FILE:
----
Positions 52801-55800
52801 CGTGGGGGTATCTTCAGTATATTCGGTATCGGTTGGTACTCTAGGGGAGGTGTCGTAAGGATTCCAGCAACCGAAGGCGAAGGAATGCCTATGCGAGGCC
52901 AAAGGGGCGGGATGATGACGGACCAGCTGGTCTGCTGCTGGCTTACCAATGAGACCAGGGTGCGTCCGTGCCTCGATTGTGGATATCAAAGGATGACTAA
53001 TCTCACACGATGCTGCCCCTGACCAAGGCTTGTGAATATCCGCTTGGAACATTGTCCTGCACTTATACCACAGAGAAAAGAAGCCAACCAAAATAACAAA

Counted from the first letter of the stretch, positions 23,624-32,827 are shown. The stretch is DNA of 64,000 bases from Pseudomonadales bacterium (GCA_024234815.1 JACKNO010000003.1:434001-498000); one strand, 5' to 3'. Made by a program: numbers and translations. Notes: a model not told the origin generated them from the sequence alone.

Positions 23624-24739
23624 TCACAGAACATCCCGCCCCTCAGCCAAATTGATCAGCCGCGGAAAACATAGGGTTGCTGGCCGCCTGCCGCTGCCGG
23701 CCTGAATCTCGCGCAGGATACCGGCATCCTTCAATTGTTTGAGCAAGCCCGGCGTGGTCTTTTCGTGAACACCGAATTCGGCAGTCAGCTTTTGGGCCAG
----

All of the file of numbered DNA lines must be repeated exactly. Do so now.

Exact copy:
Positions 52801-55800
52801 CGTGGGGGTATCTTCAGTATATTCGGTATCGGTTGGTACTCTAGGGGAGGTGTCGTAAGGATTCCAGCAACCGAAGGCGAAGGAATGCCTATGCGAGGCC
52901 AAAGGGGCGGGATGATGACGGACCAGCTGGTCTGCTGCTGGCTTACCAATGAGACCAGGGTGCGTCCGTGCCTCGATTGTGGATATCAAAGGATGACTAA
53001 TCTCACACGATGCTGCCCCTGACCAAGGCTTGTGAATATCCGCTTGGAACATTGTCCTGCACTTATACCACAGAGAAAAGAAGCCAACCAAAATAACAAA

Counted from the first letter of the stretch, positions 23,624-32,827 are shown. The stretch is DNA of 64,000 bases from Pseudomonadales bacterium (GCA_024234815.1 JACKNO010000003.1:434001-498000); one strand, 5' to 3'. Made by a program: numbers and translations. Notes: a model not told the origin generated them from the sequence alone.

Positions 23624-24739
23624 TCACAGAACATCCCGCCCCTCAGCCAAATTGATCAGCCGCGGAAAACATAGGGTTGCTGGCCGCCTGCCGCTGCCGG
23701 CCTGAATCTCGCGCAGGATACCGGCATCCTTCAATTGTTTGAGCAAGCCCGGCGTGGTCTTTTCGTGAACACCGAATTCGGCAGTCAGCTTTTGGGCCAG